Thursday, July 1, 2010

President 'debacle' casts shadow over Merkel

Chancellor Angela Merkel licked her wounds Thursday after rebels in her coalition turned a straightforward presidential election into a humiliating debacle that made her look weaker than ever.

In theory, Merkel's coalition had more than enough votes in an assembly of lawmakers and public figures on Wednesday to comfortably secure an election of the conservative Christian Wulff to the largely ceremonial job of head of state.

But in dramatic scenes in what Berlin daily Der Tagesspiegel daily called the "day of the long knives," enough of her three-party coalition rebelled for Wulff to fall short of an absolute majority in two rounds of voting by secret ballot.

Wulff, 51, Lower Saxony's conservative state premier for seven years, was eventually elected in a third round but it took the longest-ever presidential election process in post-war German history to do so.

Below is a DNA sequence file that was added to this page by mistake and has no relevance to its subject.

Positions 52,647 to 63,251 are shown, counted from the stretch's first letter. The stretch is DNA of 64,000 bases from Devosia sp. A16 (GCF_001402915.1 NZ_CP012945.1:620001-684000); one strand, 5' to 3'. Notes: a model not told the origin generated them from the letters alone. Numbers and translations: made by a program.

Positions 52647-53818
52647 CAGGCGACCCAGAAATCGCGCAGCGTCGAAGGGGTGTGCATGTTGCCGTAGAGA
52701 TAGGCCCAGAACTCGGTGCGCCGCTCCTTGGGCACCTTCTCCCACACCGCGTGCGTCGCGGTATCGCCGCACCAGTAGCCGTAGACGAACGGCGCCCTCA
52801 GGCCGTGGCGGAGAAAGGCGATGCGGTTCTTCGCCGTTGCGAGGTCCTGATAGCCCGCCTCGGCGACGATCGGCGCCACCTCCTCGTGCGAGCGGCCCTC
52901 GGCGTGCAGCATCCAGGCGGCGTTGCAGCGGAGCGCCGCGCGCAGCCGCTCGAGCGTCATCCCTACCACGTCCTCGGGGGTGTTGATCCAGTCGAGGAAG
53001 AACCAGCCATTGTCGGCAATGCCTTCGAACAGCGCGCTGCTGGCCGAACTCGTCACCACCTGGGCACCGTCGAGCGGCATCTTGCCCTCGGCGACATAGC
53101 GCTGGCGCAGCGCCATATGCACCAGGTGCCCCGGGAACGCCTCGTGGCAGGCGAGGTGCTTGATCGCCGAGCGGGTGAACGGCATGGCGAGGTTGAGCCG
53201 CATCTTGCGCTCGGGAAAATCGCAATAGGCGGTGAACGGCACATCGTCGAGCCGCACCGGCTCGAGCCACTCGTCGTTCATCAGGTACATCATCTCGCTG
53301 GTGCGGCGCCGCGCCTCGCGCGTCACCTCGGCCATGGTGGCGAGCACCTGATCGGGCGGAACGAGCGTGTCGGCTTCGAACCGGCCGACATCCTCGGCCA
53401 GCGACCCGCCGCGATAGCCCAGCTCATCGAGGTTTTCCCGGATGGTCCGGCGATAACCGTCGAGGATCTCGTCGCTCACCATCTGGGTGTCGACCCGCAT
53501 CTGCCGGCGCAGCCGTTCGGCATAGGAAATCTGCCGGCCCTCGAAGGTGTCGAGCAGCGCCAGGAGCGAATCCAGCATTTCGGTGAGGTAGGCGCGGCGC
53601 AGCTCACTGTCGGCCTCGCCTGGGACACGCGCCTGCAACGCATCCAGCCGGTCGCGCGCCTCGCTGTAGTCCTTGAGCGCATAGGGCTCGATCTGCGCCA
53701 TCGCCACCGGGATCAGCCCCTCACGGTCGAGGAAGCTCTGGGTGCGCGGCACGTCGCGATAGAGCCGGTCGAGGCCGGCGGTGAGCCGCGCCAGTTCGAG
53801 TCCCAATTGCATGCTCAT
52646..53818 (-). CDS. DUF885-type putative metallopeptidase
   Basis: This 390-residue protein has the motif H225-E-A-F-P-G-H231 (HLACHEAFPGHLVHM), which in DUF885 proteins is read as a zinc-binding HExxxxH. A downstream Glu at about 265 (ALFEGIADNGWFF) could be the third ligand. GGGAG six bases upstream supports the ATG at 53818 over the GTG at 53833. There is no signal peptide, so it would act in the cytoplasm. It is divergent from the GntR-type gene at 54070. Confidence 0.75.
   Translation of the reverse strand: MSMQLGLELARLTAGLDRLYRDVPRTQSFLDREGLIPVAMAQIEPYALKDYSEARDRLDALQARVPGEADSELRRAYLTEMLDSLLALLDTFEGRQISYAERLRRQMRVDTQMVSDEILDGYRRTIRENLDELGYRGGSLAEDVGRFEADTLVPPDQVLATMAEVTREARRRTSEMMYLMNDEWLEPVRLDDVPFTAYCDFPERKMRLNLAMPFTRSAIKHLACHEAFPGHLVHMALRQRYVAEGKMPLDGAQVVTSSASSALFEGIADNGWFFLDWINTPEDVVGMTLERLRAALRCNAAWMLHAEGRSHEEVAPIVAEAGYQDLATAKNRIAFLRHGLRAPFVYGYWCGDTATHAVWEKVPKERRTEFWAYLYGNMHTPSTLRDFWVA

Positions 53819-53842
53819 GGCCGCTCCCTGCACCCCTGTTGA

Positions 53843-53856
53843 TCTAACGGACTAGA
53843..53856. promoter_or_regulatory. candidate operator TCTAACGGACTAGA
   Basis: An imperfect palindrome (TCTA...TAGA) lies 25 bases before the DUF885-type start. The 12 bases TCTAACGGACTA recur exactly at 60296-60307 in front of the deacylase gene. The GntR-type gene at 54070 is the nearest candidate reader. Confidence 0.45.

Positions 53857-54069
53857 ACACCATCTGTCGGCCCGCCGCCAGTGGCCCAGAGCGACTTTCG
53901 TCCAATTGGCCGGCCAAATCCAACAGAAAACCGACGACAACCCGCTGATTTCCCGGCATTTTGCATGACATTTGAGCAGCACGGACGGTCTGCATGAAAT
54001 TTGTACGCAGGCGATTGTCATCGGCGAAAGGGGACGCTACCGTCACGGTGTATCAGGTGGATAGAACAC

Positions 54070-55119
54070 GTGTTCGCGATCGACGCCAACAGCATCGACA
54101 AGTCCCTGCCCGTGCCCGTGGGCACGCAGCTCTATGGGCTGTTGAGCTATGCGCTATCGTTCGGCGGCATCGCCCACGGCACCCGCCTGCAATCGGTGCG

After the first two embarrassing voting rounds, the nail-biting third became a battle for the political future of Merkel, four times named the world's most powerful woman by Forbes Magazine.

A recent poll in mass-circulation daily Bild showed 48 percent of Germans wanted her to throw in the towel if her man had lost the vote, compared to 30 percent who believed she should soldier on.

Despite being hand-picked by Merkel, Wulff faced a strong challenge from Joachim Gauck, 70, a former East German dissident and pastor, who polls showed was more popular among ordinary voters.

Bild called the election a "massive slap" for Merkel while the centre-left weekly Die Zeit said it was a "humiliation" nine months after she won a second term at the head of Europe's biggest economy.

Business daily Handelsblatt described the "debacle" as Merkel's "first vote of no confidence."

Der Spiegel magazine said it was her "biggest failure."

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